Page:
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  1. #71
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    Quote Originally Posted by jfsully View Post
    If the left side is weak from the stroke, for recovery you have to get other parts of your brain to do the work of the stroked part. The way to do this: use your left side, A LOT.

    Assuming you are right-handed, it is common for people with strokes on the right side of the brain to be less aware or even unaware of deficits on the left side of the body. It’s a pretty interesting phenomenon known as “neglect,” but if it happens to you it’s less interesting and more of a challenge.

    Keep up with the regular barbell lifts, don’t be tempted to do dumbbell work on the “good” side. Make that left side figure out how to work under the barbell. This is maybe one time when doing some work in front of a mirror would be helpful. Do barbell curls in front of the mirror next to the bodybuilders!

    And use the left side more than you have to. Brush your teeth and shave with your left hand. Use your left hand to wipe your ... you get the idea.

    You’ve already overcome some steep odds, no reason to think that won’t continue. Please continue to report back here. We’re all pulling for you and also inspired by you.
    The left side is doing much better. I have been doing some dumbell rows and curls. I just use a lighter weight for the left side.

  2. #72
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    Quote Originally Posted by Paulbfast View Post
    The left side is doing much better. I have been doing some dumbell rows and curls. I just use a lighter weight for the left side.
    This is really just a hunch based on working with people after strokes in a medical setting, not training them: I would favor bilateral movements, like barbell rows and curls. Dumbbells for assistance are fine, but don't fall for the temptation of going too easy on the left side. If the weight is a little lighter, make sure the volume is at least keeping up with the right.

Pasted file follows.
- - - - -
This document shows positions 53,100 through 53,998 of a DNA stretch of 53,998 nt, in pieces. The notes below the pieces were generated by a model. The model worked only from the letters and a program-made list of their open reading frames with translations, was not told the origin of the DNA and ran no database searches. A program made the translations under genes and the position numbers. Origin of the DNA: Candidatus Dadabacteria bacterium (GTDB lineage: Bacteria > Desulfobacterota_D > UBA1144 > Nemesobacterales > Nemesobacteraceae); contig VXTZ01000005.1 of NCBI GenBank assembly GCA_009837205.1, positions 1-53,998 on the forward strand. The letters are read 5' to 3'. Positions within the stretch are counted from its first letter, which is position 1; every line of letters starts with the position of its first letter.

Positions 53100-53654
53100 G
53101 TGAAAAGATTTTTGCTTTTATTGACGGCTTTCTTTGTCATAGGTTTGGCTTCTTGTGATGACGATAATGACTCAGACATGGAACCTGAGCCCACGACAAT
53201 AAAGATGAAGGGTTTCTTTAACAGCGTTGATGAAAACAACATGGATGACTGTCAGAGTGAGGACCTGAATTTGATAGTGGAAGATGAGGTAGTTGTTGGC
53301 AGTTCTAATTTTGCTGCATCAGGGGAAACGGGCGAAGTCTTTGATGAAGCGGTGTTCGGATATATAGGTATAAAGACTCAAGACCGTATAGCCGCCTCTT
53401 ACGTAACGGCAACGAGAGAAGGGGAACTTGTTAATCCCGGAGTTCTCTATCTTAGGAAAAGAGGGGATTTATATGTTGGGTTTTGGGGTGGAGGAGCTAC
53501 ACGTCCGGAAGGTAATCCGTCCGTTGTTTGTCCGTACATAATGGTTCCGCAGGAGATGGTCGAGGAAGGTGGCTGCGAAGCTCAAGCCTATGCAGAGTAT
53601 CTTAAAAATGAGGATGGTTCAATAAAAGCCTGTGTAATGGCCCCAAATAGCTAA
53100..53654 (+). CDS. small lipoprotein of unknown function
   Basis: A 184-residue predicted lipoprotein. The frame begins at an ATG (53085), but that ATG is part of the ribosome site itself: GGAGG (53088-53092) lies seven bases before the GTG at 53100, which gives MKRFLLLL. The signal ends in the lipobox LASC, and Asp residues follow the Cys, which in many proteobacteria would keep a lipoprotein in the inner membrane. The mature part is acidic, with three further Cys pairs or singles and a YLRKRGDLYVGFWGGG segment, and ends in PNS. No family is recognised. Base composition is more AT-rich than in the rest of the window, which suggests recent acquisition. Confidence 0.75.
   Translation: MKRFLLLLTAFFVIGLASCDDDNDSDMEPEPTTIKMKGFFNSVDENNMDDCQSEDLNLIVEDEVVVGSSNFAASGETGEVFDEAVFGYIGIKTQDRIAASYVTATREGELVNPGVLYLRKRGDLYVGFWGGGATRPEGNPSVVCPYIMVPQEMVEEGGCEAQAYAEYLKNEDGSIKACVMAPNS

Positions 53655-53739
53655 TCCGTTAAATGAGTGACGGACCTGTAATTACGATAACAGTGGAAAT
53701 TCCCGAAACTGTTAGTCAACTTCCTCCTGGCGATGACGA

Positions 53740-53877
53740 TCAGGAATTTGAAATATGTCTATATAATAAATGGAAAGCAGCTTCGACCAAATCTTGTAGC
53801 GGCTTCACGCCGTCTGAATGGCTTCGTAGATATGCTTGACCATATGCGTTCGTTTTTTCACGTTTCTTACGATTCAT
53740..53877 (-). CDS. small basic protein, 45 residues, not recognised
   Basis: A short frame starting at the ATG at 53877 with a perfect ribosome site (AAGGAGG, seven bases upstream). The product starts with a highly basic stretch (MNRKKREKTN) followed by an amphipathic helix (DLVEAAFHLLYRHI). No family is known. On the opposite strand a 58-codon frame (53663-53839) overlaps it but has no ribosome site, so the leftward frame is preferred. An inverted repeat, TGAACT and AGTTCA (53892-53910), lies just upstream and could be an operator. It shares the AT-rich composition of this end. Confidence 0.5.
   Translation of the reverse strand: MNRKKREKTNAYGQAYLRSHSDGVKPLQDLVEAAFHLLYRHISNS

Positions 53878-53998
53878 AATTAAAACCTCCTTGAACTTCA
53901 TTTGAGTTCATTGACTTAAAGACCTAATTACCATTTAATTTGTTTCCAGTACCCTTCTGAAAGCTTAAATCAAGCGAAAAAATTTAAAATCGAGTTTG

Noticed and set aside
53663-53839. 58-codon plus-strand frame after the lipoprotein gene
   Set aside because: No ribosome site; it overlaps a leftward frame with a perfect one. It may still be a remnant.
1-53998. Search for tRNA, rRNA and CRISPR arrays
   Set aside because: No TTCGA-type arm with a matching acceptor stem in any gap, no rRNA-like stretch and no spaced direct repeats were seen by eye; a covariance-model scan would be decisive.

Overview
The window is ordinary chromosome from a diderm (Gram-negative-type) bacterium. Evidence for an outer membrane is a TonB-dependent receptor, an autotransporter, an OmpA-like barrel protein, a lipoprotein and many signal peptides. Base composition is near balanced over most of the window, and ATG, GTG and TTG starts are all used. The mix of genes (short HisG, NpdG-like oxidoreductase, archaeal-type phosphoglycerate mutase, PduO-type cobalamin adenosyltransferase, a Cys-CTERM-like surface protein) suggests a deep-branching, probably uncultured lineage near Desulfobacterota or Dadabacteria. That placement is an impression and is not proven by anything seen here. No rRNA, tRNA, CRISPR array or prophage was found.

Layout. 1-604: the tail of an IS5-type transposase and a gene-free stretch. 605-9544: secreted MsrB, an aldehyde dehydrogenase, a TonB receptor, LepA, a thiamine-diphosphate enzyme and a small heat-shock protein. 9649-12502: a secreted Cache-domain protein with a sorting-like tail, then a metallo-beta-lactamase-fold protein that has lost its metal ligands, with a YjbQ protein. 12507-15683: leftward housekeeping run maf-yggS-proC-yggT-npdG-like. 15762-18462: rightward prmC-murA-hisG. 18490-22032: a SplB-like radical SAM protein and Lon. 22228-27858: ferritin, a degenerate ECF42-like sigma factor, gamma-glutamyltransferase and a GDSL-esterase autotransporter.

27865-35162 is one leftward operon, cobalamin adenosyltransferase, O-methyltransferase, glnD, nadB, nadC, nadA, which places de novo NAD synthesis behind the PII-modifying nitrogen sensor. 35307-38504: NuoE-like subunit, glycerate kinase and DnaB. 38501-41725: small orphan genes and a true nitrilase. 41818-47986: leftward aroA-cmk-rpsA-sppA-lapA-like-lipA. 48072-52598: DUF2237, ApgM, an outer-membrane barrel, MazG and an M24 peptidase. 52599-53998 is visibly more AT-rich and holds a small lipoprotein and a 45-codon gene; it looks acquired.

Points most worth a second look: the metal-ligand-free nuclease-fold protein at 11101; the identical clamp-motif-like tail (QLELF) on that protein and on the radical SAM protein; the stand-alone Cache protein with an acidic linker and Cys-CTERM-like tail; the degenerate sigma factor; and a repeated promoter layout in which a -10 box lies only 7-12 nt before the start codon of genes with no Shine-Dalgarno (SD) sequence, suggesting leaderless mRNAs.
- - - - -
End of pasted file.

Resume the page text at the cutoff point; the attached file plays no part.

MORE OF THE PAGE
3. #73
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    Quote Originally Posted by jfsully View Post
    This is really just a hunch based on working with people after strokes in a medical setting, not training them: I would favor bilateral movements, like barbell rows and curls. Dumbbells for assistance are fine, but don't fall for the temptation of going too easy on the left side. If the weight is a little lighter, make sure the volume is at least keeping up with the right.
    In the clinical rehabilitation setting, you are exactly right Dr. JFSully. I highly encourage bilateral exercise and shy away from increased volume work with the weaker side. This is a particular setting when a Smith Machine is of some utility. Working bilaterally will help maximize the contralateral Repeated Bout Effect of training / crossover effect. With neurological injuries, it is rehabilitation dogma to shy away from higher volume as it is thought that increased oxidative stress can cause neuronal apoptosis.....but, please understand, I am not a neurological clinical specialist. I'm a bone and joint and sports medicine dude, so I am only parroting what my professors taught.

  4. #74
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    THANKS! I have been wondering the best approach.

  5. #75
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    I had a great workout on Sat - bench press, goblet squats to below parallel and deadlifts. Deadlifts were much better than before. Left arm did some work and the bar stayed on legs.

  6. #76
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    Quote Originally Posted by Will Morris View Post
    With neurological injuries, it is rehabilitation dogma to shy away from higher volume as it is thought that increased oxidative stress can cause neuronal apoptosis.....but, please understand, I am not a neurological clinical specialist. I'm a bone and joint and sports medicine dude, so I am only parroting what my professors taught.